Philanthropy Australia Responds to Public Ancillary Fund Reform
16 December 2010 at 12:19 pm
Philanthropy Australia has cautioned the Federal Government not to change the current distribution requirements for Public Ancillary Funds (PuAFs) in its response to a national Discussion Paper on "Improving the Integrity of PuAFs".
The Gillard Government released the Discussion Paper on the proposed regulatory changes earlier this year saying it will give Australians who donate to general fundraising charities confidence their donations will reach people most in need.
The Assistant Treasurer Bill Shorten said at the time that the proposed changes will improve the accountability of Public Ancillary Funds which have a duty to distribute donations as efficiently as possible to the charities seeking public support.
The discussion paper proposes several changes to the current regulatory system, including the introduction of legislative guidelines, a regular valuation of assets, clarification of investment and distribution rules and a system of administrative penalties for small breaches.
In its response to the Discussion Paper, peak body, Philanthropy Australia says it fully supports any moves to make the system simpler and more effective.
However, it says it does not see any justification for changing the current distribution requirements for Public Ancillary Funds from a percentage of income to a percentage of capital. It says the argument that a higher level of distribution will ensure a higher level of accountability could be viewed as incorrect as there appears to be no logical connection between the two.
In particular, Philanthropy Australia says it sees no justification in using even the 5% distribution rate for Private Ancillary Funds as a starting point on which to base the distribution rate for Public Ancillary Funds.
It says if this change is introduced, there will be many unintended consequences.
Philanthropy Australia has called on the Government to consider the following points:
- Trustees of Public Ancillary Funds will generally be implementing a more conservative investment strategy than the trustees of PAFs, stemming from the public nature of the funds. Public Ancillary Funds also face higher costs than many PAFs, particularly fundraising costs. Given these restrictions it is unlikely that a PuAF will be sustainable in the long term while paying out at a rate of 5%.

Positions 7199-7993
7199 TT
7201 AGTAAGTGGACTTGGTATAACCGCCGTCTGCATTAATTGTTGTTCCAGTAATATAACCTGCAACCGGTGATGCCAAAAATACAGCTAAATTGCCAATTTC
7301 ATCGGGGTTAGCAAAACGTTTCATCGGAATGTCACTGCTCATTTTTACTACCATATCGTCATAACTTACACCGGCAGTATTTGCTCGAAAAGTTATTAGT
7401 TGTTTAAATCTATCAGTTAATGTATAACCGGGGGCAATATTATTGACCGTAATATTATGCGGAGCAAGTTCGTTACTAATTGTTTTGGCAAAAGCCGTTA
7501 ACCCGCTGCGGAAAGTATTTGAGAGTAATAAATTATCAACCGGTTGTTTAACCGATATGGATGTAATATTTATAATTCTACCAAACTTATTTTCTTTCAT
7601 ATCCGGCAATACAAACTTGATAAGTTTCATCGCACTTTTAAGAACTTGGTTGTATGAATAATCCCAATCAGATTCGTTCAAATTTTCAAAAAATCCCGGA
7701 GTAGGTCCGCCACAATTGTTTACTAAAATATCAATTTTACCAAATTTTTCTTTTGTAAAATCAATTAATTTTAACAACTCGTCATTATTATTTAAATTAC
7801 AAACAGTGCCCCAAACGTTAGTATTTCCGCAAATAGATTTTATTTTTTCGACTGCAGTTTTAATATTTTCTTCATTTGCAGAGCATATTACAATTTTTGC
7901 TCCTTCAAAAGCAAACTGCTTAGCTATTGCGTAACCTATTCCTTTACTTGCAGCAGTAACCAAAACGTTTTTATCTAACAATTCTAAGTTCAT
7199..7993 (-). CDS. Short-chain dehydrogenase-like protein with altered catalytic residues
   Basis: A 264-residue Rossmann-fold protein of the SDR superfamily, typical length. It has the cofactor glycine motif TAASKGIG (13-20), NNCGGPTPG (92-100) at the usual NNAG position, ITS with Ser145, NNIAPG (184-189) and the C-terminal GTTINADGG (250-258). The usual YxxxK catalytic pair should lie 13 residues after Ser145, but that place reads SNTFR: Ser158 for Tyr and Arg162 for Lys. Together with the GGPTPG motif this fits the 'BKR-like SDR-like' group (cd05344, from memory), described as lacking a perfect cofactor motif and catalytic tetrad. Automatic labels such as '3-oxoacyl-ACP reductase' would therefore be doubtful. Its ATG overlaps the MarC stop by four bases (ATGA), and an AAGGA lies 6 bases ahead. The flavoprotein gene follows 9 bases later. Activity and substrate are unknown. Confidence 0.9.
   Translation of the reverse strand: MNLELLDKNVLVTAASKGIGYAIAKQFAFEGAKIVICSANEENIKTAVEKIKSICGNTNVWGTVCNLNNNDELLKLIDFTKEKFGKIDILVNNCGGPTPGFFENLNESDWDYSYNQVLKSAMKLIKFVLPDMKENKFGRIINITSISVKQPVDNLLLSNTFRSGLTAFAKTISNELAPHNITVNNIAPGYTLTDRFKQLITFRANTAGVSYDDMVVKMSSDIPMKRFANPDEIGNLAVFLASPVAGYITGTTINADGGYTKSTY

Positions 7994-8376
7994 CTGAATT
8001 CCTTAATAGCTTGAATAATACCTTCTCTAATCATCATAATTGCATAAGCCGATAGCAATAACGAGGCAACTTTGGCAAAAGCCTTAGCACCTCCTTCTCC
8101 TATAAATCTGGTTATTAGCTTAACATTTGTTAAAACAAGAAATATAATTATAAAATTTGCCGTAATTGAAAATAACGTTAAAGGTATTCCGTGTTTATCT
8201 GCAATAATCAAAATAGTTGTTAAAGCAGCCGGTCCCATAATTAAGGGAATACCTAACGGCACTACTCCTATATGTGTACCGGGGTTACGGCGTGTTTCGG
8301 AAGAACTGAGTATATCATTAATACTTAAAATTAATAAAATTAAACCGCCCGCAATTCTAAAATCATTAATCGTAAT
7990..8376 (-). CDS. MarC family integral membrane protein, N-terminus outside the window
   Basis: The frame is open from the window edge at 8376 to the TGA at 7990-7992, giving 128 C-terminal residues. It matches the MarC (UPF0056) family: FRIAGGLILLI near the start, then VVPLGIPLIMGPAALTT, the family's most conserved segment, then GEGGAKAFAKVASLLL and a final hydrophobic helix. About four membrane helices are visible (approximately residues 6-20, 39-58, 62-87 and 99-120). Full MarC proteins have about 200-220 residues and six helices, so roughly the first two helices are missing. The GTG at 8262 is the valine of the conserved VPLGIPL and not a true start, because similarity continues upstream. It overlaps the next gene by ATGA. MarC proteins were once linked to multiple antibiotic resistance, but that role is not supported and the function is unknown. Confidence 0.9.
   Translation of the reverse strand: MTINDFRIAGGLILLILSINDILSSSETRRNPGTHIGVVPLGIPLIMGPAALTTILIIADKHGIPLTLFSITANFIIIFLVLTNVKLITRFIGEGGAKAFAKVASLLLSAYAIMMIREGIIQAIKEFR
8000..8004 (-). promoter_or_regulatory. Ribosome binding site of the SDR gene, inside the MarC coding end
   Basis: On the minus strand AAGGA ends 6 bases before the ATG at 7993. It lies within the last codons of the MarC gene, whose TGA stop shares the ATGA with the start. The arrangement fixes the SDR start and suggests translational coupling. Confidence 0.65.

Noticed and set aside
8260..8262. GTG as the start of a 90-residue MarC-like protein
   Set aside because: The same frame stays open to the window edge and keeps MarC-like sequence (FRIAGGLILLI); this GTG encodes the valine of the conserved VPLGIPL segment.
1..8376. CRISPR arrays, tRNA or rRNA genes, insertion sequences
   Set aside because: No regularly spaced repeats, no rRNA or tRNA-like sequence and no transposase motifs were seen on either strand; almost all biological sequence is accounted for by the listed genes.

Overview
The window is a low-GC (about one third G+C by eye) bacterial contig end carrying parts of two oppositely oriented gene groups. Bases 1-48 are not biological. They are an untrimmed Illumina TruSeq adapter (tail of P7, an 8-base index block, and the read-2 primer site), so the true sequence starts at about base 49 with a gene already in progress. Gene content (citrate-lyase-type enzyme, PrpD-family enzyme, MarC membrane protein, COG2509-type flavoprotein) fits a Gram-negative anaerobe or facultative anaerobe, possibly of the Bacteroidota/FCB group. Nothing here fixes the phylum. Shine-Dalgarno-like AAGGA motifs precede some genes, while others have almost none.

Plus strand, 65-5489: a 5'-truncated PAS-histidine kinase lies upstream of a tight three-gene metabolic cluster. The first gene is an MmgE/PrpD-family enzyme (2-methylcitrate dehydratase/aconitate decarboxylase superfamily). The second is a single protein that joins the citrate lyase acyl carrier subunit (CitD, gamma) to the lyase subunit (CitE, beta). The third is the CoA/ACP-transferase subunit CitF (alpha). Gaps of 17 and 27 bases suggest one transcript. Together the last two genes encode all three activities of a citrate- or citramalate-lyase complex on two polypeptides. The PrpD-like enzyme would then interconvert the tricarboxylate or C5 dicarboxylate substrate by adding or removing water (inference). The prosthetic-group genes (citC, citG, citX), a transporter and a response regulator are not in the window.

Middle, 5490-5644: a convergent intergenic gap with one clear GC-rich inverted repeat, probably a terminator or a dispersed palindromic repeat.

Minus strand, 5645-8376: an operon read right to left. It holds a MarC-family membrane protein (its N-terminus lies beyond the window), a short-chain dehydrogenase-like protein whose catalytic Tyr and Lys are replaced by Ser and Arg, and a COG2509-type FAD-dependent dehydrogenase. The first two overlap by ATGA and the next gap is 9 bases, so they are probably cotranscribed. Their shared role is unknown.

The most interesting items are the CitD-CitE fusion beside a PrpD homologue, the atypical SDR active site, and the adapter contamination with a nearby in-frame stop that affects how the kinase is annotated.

- A distribution rate of 5% or higher will threaten the perpetual nature of sub funds administered by Community Foundations and Charitable Endowment Funds, and make it less likely that donors will make donations. It is likely that many of these donors, rather than diverting their funds directly to item 1 DGRs, will simply choose not to give at all if the attractions of perpetuity are withdrawn.
- Some sub funds have not received any tax benefits (eg, where funded by a bequest) and it would be excessively onerous to introduce a regime that threatens the perpetuity of such funds based on consideration of forgone tax revenue.
- According to the ATO Taxation Statistics 2007/08, in the 07/08 year only 4,169 individuals who made donations of over $25,000. However, there were over 30,000 individuals who made donations of over $5000. Many of those donors will be making contributions to sub-funds of community foundations or charitable endowment funds. Philanthropists in a lower wealth bracket should not be penalised by a higher distribution rate than faced by their wealthier counterparts.
- Many donors to Public Ancillary Funds, particularly those who have established sub-funds, have donated to these funds because they believed their gift would ensure community benefit in perpetuity. The introduction of a 5% or higher distribution rate will lessen, not strengthen, the trust of those donors.
- Complying with a 5% distribution obligation may not be possible legally for many trusts due to either the terms of the initial gift to the PuAF that may restrict the distribution of its capital, or the terms of the trust deed. For example, the deed may only permit the distribution of income. If income in a year was less than the 5%, the trustee would not be able to comply with the requirement. The deed may not be able to be amended.
- Sufficient flexibility to cover “social investment” circumstances such as where a public ancillary fund holds illiquid assets such as a building which may be provided to a DGR for a lower than market value, or “soft loan”, should also be included.
Philanthropy Australia says if a new distribution rate is introduced, grandfathering of existing funds (i.e. keeping the old rules for an extended period) will be required.
In 2007-08, Australians provided over $2.3 billion in tax deductible donations to various Australia charities, some of which passed through 1,500 Public Ancillary Funds.
The proposed changes introduce a new regulatory framework similar to that introduced on 1 October 2009 for Private Ancillary Funds. The measure will start on 1 July 2011.
The discussion paper is available on the Treasury website at www.treasury.gov.au.
Philanthropy Australia's submission can be downloaded at www.philanthropy.org.au